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* Timm, L., 1995. 'Pronominal A-forms in Breton: A discourse-based analysis', ''Journal of Celtic Linguistics'' 4:1-34.
 
* Timm, L., 1995. 'Pronominal A-forms in Breton: A discourse-based analysis', ''Journal of Celtic Linguistics'' 4:1-34.
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  '''abstract''':
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  Breton has a set of pronouns based on the conjugated prepositions ''a'' ('of') which serves
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  several syntactic fnctions; prominent among these are its role as postverbally positioned
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  [[direct object]], in which it stands in complimentary distribution with the basic preverbally
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  placed [[pfi|personal pronouns]]. In addition, the same forms are found in postverbal position with
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  chiefly [[intransitive]] and negative, inflected verbs, for which they clearly cannot be serving as
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  direct objects. The question is, are they [[subjects]] in this usage or something else?
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  One set of researchers ([[Borsley & Stephens (1989)|Borsley & Stephens 1989]]) working within the Government and Binding theory
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  have argued that they are subjects in this context, and have used this claim to undermine the
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  [[Complementarity Principle]]  of Breton advanced by [[Stump (1984)]]. This paper offers fuller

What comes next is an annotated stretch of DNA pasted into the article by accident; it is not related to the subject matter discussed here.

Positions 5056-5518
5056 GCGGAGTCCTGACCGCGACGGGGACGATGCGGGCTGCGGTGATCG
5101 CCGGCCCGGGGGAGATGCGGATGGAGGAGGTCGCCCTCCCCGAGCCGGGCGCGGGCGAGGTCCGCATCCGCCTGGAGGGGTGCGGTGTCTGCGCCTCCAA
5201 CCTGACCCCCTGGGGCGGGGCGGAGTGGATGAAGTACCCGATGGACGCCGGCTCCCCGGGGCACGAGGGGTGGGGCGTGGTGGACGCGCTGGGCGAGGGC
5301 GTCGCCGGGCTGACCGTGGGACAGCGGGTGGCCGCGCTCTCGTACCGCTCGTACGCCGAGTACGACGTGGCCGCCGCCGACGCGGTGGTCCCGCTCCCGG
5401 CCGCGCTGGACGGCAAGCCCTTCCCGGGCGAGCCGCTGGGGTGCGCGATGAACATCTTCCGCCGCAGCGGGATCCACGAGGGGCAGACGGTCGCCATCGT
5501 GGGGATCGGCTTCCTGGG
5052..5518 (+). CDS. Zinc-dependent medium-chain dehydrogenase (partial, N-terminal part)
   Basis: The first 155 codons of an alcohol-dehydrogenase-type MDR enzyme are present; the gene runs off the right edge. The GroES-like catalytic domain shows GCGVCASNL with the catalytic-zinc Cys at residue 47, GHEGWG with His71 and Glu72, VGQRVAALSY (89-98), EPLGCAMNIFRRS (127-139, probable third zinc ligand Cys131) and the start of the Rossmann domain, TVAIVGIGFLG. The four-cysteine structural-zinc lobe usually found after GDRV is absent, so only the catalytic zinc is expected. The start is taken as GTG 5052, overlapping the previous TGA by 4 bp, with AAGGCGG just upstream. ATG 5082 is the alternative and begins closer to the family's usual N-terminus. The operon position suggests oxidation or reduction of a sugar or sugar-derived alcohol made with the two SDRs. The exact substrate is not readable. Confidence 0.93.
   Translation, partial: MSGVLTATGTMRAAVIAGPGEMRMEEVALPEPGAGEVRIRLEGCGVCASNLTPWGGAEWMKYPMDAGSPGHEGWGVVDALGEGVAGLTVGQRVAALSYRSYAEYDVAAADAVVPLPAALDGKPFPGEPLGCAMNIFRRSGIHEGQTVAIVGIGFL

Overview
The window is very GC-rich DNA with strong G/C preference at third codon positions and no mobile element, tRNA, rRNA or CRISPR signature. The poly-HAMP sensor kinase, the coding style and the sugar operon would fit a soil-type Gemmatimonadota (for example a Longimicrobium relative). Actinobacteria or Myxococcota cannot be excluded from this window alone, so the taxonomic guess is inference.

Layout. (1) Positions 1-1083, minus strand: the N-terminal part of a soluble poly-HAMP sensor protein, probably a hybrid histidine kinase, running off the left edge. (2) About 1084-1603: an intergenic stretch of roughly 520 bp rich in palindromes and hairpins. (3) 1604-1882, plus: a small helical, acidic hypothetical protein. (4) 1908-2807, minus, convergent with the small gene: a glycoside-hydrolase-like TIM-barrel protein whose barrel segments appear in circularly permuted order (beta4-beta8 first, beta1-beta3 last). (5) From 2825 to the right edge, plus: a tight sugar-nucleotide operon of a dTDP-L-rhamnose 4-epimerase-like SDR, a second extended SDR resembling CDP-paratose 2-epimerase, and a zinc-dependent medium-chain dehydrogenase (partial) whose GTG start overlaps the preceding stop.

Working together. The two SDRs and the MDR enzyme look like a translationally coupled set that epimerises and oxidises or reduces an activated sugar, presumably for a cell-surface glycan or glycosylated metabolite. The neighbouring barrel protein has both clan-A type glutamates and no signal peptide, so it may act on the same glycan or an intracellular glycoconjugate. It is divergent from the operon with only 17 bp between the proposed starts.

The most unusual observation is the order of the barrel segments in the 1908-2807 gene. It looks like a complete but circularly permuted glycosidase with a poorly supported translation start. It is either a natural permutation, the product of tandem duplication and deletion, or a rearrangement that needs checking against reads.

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  perspectives on this claim, and reaches the conclusion that the pronouns in question are not
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  in fact postverbal subjects but cohesive entities-- Specifically, nonargument pronominal
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  [[anaphors]] or [[appositives]] -- that link [[coreferential]] entities through stretches of discourse.
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Version du 8 janvier 2013 à 16:43

  • Timm, L., 1995. 'Pronominal A-forms in Breton: A discourse-based analysis', Journal of Celtic Linguistics 4:1-34.


 abstract:
 Breton has a set of pronouns based on the conjugated prepositions a ('of') which serves
 several syntactic fnctions; prominent among these are its role as postverbally positioned
 direct object, in which it stands in complimentary distribution with the basic preverbally 
 placed personal pronouns. In addition, the same forms are found in postverbal position with
 chiefly intransitive and negative, inflected verbs, for which they clearly cannot be serving as
 direct objects. The question is, are they subjects in this usage or something else? 
 One set of researchers (Borsley & Stephens 1989) working within the Government and Binding theory
 have argued that they are subjects in this context, and have used this claim to undermine the
 Complementarity Principle  of Breton advanced by Stump (1984). This paper offers fuller
 perspectives on this claim, and reaches the conclusion that the pronouns in question are not 
 in fact postverbal subjects but cohesive entities-- Specifically, nonargument pronominal 
 anaphors or appositives -- that link coreferential entities through stretches of discourse.
 


erratum

p. 21, l'exemple (74), traduit 'He did not burn ash-wood very often', doit être corrigé comme en (1):


(1) Brene ket gwall alies onenn anezhañ.
(ne) achetait pas très souvent frêne P.lui
'Il n'achetait pas de frêne très souvent.' Cornouaille, (Douarnenez), Hor Yezh (1983:17)


 co-texte: 
 Hêtre na eo? Petra eo frêne? Onenn. Onenn, n'eo ket? Onenn eo ar frêne? A boñ. 
 Koad ar fav oa gwelloc'h. Gant koad ar fav oa... 
 O brene ket gwall alies onenn anezhañ, nann, benn gave fav brene ket onenn anezhañ.